Nurses union says to assume all patients have COVID-19
PITTSFIELD — The state's largest nurses union hardened its stance on Tuesday about high-protection face masks, saying that all health care workers on the front lines of the novel coronavirus pandemic must wear them to stop the spread of infection.
In her third letter since March 13 to Gov. Charlie Baker and other state officials, the president of the Massachusetts Nurses Association now says that workers should assume that every patient is infected, since carriers of COVID-19 can be asymptomatic.
"The inability to effectively segregate patients quickly, as well as the lack of available testing with quick results, has left us with co-mingled patients and the virus is ahead of us," wrote Donna Kelly-Williams. "It is not an issue of assigning blame, it is simply an issue of reality and therefore this approach is the only effective strategy going forward."
The approach, however, will require a supply increase amid local and nationwide shortages of equipment, particularly disposable N95 masks that filter out 95 percent of submicron particles, including viruses. Homemade surgical masks are insufficient, Kelly-Williams said.
The problem continues as local, state and national cases and deaths tick upward.
Baker and other state officials, including Berkshire County Legislators and the state Department of Public Health, continue to push for more masks. Some local manufacturers, like Boyd Technologies in Lee, say they are pivoting to help.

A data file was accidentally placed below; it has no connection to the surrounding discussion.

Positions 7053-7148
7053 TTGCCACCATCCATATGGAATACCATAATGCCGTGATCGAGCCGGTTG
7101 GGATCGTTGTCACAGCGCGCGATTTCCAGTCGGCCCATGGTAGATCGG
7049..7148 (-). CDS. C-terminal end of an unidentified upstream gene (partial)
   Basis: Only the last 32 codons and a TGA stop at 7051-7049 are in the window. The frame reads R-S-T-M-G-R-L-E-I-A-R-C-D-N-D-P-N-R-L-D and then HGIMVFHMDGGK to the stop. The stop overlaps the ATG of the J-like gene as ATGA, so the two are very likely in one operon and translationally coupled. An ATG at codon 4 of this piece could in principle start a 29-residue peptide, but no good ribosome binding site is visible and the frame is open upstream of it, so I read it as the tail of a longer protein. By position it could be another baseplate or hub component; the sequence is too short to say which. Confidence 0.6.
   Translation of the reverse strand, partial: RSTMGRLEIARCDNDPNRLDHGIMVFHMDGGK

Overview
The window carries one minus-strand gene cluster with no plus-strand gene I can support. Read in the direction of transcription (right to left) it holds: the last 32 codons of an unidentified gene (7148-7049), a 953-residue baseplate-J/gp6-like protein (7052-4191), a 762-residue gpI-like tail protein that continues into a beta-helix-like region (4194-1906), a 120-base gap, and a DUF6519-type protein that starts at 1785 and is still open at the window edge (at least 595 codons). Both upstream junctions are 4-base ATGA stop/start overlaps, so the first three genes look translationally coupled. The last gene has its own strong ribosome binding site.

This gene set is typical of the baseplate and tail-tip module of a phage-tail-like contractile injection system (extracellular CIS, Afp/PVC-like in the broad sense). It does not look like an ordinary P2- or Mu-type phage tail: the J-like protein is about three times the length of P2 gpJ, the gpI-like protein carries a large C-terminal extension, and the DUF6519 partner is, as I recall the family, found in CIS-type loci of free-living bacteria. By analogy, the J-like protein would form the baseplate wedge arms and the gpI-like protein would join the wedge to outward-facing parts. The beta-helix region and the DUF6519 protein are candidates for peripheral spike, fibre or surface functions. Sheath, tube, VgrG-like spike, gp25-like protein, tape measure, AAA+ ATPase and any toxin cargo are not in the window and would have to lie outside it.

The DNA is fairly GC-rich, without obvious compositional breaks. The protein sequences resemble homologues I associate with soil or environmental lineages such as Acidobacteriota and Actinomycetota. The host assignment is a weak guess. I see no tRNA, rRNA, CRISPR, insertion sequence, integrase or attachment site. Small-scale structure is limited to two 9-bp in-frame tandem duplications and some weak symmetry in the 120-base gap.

Nurses say this scarcity is dangerous.
Several nurses at Berkshire Medical Center reported on Monday that the shortage has required reuse of the N95 masks, and said there are also shortages of power air-purifying respirators. The PAPRs are required if an N95 mask does not fit properly. Unlike the N95s, PAPRs can be sterilized and reused.
Berkshire Health Systems, which runs BMC, is working aggressively with its regular suppliers to secure more masks, said spokesman Michael Leary on Tuesday. The company, which also runs Fairview Hospital in Great Barrington, is receiving a "stable supply" from the federal stockpile.
"While we are currently stable in our supplies as of today, that does not mean they are plentiful, and we are keeping a daily count of PPE (personal protective equipment) and also following the Centers for Disease Control guidance on the appropriate re-use of PPE, and only under the circumstances cited by the CDC for such re-use in order to be judicious in our use of this critical supply," Leary wrote.
Heather Bellow can be reached at email@example.com or on Twitter @BE_hbellow and 413-329-6871.
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